Last Updated: February 22, 2016
Retailers are being encouraged to sell gasoline containing higher levels of ethanol, but there are significant legal and technical hurdles that prevent retailers from doing so. On December 19, 2007, President George W. Bush signed into law the Energy Independence and Security Act of 2007, which dramatically increases the renewable fuel standard (RFS) to require the use of 36 billion gallons of renewable fuels by 2022. If every gallon of gasoline were blended with 10 percent ethanol today, the market would not be able to accommodate the 36 billion gallon mandate. To address this issue, in 2010, EPA approved a waiver allowing the sale of gasoline containing up to 15% ethanol (E15), but only for vehicles manufactured in or after model year 2001. Motorcycles, boats and outdoor power equipment are not authorized to use E15.
NACS supports legislation which would provide an alternative mechanism for determining the compatibility of new and existing equipment with any new fuel that enters the market and would protect retailers from Clean Air Act violations and certain liabilities associated with consumer misfueling provided the retailer complied with EPA labeling requirements. In addition, NACS supports legislation that would protect market participants from potential liability if an approved fuel or fuel additive is declared a defective product. No retailer should be subject to litigation for a lawful action taken today if the law changes tomorrow.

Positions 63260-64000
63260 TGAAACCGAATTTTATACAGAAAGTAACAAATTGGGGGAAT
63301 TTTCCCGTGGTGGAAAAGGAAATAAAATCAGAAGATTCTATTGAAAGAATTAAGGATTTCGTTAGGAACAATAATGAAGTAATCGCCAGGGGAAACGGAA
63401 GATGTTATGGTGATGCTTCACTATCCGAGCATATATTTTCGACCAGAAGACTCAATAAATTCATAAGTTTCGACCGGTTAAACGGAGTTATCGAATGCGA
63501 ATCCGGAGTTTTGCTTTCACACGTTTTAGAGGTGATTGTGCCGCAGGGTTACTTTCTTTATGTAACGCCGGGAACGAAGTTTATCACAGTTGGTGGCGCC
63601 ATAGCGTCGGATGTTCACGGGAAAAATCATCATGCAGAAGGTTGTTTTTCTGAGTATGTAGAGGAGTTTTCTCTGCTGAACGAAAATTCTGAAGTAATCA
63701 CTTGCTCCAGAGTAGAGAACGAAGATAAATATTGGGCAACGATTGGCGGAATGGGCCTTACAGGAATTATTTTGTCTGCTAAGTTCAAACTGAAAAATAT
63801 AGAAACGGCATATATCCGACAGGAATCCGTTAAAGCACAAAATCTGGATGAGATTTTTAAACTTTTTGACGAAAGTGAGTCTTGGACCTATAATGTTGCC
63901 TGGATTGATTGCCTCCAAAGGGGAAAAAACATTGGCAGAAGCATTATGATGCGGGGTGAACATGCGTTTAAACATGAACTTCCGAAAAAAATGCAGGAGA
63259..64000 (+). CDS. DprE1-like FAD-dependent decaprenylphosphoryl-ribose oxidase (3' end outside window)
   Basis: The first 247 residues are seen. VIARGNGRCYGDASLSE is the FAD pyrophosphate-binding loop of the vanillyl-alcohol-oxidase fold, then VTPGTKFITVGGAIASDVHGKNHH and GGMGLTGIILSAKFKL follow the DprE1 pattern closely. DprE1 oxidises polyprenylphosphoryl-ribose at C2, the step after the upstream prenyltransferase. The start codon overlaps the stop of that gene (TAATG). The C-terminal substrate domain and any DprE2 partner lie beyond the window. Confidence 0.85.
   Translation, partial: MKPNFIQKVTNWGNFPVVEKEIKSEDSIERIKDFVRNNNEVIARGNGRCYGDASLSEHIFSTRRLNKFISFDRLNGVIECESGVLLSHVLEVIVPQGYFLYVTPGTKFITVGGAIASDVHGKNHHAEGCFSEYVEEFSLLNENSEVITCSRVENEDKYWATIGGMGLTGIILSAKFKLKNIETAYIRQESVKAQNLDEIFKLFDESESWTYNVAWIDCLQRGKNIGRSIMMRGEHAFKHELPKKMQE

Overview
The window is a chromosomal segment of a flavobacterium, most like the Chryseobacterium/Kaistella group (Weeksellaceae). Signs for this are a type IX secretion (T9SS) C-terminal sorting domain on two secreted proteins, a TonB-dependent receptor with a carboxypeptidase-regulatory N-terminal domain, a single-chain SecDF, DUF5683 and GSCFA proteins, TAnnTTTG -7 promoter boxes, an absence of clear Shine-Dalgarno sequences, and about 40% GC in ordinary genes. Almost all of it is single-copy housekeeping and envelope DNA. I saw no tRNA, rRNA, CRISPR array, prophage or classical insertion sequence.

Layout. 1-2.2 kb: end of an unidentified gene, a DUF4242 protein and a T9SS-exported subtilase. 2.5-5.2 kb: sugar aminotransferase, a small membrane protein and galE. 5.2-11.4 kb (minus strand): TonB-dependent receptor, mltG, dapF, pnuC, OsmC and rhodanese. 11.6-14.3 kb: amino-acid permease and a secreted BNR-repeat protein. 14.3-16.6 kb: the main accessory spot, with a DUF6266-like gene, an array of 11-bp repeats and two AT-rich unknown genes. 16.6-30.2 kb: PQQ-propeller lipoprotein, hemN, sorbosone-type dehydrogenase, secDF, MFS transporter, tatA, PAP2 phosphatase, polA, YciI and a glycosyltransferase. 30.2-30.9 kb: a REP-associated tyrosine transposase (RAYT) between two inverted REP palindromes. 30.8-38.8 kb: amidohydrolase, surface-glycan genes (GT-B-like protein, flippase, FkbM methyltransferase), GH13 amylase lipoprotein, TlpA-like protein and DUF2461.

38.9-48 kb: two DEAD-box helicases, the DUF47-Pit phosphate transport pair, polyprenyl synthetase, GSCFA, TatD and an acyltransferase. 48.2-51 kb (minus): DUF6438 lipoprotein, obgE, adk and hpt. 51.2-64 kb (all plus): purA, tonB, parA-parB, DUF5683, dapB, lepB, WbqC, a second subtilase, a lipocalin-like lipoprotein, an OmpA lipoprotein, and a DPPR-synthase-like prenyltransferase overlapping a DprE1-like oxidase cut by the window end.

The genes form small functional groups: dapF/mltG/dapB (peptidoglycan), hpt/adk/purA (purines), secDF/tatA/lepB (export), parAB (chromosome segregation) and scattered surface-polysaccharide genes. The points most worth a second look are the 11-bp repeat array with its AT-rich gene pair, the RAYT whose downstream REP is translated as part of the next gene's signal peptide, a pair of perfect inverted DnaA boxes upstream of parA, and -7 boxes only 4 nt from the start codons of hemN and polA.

Federal law and many state and local regulations require retailers to use equipment certified by a nationally recognized testing laboratory, such as Underwriters Laboratories (UL), as compatible with the fuel they are selling. Failure to use certified equipment exposes the retailer to claims of negligence, violation of local fire codes and OSHA regulations, violation of tank insurance and state tank fund policy requirements, and provisions contained in many business loan agreements. Further, if the retailer allows the consumer to misfuel a non-approved engine with E15, that retailer could be held liable for violating the Clean Air Act (fines up to $37,500) and for any damage to the consumer’s engine. In addition, if the fuel were ever declared a defective product by a court, retailers could be held retroactively liable for selling the fuel.